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Rate Case Roundup

ILLINOIS


While granting Utility Services of Illinois, Inc. $1.86 million in additional revenue for the delivery of water service and approximately $535,236 in additional revenue for sewer service, the Illinois Commerce Commission has adjusted downward by eight basis points its figure for rate of return on equity (ROE) to account for the risk-lowering effects of the company’s decoupling rider. It concluded that the company should be authorized to earn an overall rate of return of 7.57% for water and 7.61% for sewer. The rate of return incorporates an ROE of 9.23% for water and 9.31% for sewer. The commission noted that a similar adjustment had been applied in a recent rate ruling for another water utility based on a finding that the operation of a decoupling rider reduced risk to investors by allowing adjustments in rates to account for drops in revenues. The commission found that the company had not provided sufficient reason for change in current regulatory practice. It rejected claims by the company that recently- conducted studies and a statement by Moody’s Investors Service supported elimination of such adjustments. The commission found that the studies specifically conclude that revenue decoupling reduces the investment risk of public utility stocks and merely state that the impact cannot be isolated or measured as of yet due to the myriad of factors that affect investors’ perception of risk. In fact, finding no significant impact of revenue decoupling on required rates of return is not unexpected, as the entire point of such adjustments is to offset the windfall effects on ROE of decoupling, the commission said. Re Utility Services of Illinois, Inc., 17-1106, Sept. 24, 2018 (Ill.C.C.).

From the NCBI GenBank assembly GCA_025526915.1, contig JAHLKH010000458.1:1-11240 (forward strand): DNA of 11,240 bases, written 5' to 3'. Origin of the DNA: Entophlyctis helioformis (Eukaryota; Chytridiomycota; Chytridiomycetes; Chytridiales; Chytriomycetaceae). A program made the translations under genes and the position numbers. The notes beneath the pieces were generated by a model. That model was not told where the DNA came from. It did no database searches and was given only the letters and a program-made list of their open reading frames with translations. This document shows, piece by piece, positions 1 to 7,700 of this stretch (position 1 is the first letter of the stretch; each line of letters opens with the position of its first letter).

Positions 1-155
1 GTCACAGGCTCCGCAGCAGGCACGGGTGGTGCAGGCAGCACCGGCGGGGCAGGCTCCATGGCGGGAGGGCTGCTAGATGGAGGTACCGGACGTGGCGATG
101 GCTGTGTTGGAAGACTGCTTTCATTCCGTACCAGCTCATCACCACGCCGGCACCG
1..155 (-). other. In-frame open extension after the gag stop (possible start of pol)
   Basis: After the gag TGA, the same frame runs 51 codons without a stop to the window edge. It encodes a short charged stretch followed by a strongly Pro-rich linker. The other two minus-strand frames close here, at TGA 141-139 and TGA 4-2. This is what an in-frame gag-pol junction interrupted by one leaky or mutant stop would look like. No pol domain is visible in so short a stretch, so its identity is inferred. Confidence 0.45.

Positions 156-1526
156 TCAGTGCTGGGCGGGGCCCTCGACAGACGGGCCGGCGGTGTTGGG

MASSACHUSETTS

The Massachusetts Department of Public Utilities has authorized Boston Gas Company to increase annual gas revenues by $100.826 million and Colonial Gas Company to increase annual gas revenues by $17.836 million. Boston Gas Company and Colonial Gas Company, each doing business as National Grid, had filed for a general increase in base distribution rates of $178. 905 million for Boston Gas and a general increase in base distribution rates of $32.113 million for Colonial Gas. National Grid had also proposed to implement a new Gas Safety and Reliability (GSR) Program for targeted capital investments and operation and maintenance processes that the companies expect will enhance the safety and reliability of their gas distribution system.

Citing a persistent pattern of poor management and numerous federal and state pipeline safety violations by the utilities, the department set the Companies’ ROE at 9.5%—a figure within the low end of the range of reasonableness indicated by financial models presented in the proceeding. The department also rejected the proposal to initiate a new rate recovery mechanism to account for system improvement costs on a contemporary basis. According to the department, it had recently allowed Boston Gas & Colonial Gas to issue long-term debt securities in an aggregate principal amount up to $1.25 billion and $200 million, respectively, for the purpose of, among other things, financing capital expenditures.